If you are interested in finding out more about creating your special day at Shaker Village, please contact our Event Sales department at 859-734-1558 or email: weddings@shakervillageky.org!

Credits:

Photography: Desiree Fromm
Make-up: Britt Moses
Hair: Heather Cole Thomas-Blake Hair Studio
Bouquets: Flowers by Marnie and Jenny
Cake: Martine’s Pastries
Coordinator: Rita Matney
Rentals: Bryant’s Rent-All, Purdon’s, and VenYou Event Rentals

Lessons from the Past, Visions for the Future

Melissa Donahoo, Development Coordinator

As we have shared in previous posts, Shaker Village recently completed a large-scale preservation project in the “spiritual center” of the Village, focusing on the 1820 Meeting House and the 1824 Centre Family Dwelling. While the historic buildings of Pleasant Hill make an immediate impact on visitors, the artifacts, images, documents and interpretative materials that can be placed inside the buildings really bring the Village and the Shaker story to life.

Guests participate in an experiential Shaker music program in the 1820 Meeting House.

A great example of how preservation efforts and interpretive programming go hand-in-hand to share the legacy of the Shakers is the Music Program that occurs twice daily in the 1820 Meeting House. The Meeting House was used by the Shakers as a place for the entire community to gather for Sunday worship. Music and dance were integral parts of their worship activities, and the Meeting House was specifically designed with this in mind. Just as the Shakers once sang and moved through this space, our music interpreters do so today. These programs not only tell the spiritual story of the Shakers, they illustrate the stunning engineering of the building in a way that leaves every visitor awestruck.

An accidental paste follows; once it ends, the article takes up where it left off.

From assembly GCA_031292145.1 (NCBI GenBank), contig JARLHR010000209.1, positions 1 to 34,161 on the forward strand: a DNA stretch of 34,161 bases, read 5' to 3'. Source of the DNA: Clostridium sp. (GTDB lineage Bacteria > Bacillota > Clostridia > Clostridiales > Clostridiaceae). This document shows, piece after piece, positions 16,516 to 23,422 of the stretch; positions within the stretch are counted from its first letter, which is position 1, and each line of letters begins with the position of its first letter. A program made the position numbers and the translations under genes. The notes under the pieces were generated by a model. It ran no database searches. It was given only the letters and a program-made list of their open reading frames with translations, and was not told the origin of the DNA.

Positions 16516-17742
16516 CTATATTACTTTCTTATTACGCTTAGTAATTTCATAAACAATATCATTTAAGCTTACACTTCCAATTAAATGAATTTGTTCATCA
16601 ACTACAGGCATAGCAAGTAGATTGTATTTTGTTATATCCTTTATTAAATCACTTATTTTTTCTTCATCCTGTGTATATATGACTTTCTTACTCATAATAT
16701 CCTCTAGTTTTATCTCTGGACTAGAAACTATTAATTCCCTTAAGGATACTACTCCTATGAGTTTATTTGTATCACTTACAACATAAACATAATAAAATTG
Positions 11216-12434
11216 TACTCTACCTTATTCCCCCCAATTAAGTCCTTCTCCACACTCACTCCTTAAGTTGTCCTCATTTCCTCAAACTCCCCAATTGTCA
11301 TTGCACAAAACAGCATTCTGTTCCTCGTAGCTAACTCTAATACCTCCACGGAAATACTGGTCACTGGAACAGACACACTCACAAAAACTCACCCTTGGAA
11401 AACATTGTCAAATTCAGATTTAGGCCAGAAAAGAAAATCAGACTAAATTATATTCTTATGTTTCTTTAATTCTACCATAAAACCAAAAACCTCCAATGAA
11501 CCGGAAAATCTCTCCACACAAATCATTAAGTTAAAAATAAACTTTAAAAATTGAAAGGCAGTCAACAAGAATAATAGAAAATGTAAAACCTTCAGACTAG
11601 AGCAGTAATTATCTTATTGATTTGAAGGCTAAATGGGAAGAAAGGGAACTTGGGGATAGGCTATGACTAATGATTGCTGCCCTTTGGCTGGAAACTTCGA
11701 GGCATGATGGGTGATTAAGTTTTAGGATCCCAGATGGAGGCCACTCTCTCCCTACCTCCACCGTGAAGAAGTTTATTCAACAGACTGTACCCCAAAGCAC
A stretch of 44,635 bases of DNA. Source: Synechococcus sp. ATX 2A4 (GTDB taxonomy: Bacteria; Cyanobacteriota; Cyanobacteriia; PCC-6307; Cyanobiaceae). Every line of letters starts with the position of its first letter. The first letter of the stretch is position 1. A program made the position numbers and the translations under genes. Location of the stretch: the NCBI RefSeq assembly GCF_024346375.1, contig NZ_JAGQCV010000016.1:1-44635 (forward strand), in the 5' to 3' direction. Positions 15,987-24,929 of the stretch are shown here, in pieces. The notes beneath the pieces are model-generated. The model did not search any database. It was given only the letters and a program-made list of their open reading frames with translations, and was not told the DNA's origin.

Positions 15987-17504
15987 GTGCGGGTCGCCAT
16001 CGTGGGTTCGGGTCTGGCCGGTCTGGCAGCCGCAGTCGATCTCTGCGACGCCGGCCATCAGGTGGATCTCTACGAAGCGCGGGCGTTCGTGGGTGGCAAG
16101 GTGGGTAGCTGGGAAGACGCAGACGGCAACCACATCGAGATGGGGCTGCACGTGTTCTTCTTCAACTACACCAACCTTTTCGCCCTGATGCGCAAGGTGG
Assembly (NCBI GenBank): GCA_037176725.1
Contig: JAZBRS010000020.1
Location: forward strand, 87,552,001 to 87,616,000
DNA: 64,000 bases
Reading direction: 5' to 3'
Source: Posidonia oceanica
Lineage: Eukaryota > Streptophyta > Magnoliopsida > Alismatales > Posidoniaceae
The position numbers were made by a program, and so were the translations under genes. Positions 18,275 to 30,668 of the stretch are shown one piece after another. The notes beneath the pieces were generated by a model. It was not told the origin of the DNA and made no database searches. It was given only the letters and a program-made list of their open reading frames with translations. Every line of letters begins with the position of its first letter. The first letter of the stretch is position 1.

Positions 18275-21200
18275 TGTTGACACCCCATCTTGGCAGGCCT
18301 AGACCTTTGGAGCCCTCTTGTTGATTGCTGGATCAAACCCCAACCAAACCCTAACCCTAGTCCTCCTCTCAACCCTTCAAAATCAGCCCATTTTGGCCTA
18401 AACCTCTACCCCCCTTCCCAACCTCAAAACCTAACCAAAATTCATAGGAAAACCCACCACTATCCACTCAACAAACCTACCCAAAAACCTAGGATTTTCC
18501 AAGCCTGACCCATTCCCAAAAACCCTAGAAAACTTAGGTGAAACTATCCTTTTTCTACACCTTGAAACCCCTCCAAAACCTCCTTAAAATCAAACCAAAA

It is our goal to provide a guest experience across the historic site that inspires our guests through stories, activities and exhibits that connect to Shaker heritage and American history. With 3,000 acres and 34 historic structures, providing a cohesive and comprehensive guest experience takes a lot of thought and care to develop. Over the past few years, we have taken multiple steps to conduct and prepare a long-range interpretative plan for permanent and temporary exhibits, as well as outdoor interpretative signage and interactives. This program planning process was underway and ran parallel to the preservation of the Centre Family Dwelling and Meeting House, another example of how preservation and programming work together at Shaker Village.

The 1824-34 Centre Family Dwelling, during preservation in 2017.

The preservation of the “spiritual center” of Pleasant Hill was funded by a generous gift from the Lilly Endowment and through a Community Development Block Grant from the State of Kentucky. Shaker Village relies on charitable giving for the implementation of most large-scale preservation projects that take place on the property. The same is true for many programming projects, such as the site-wide interpretative plan and corresponding exhibits.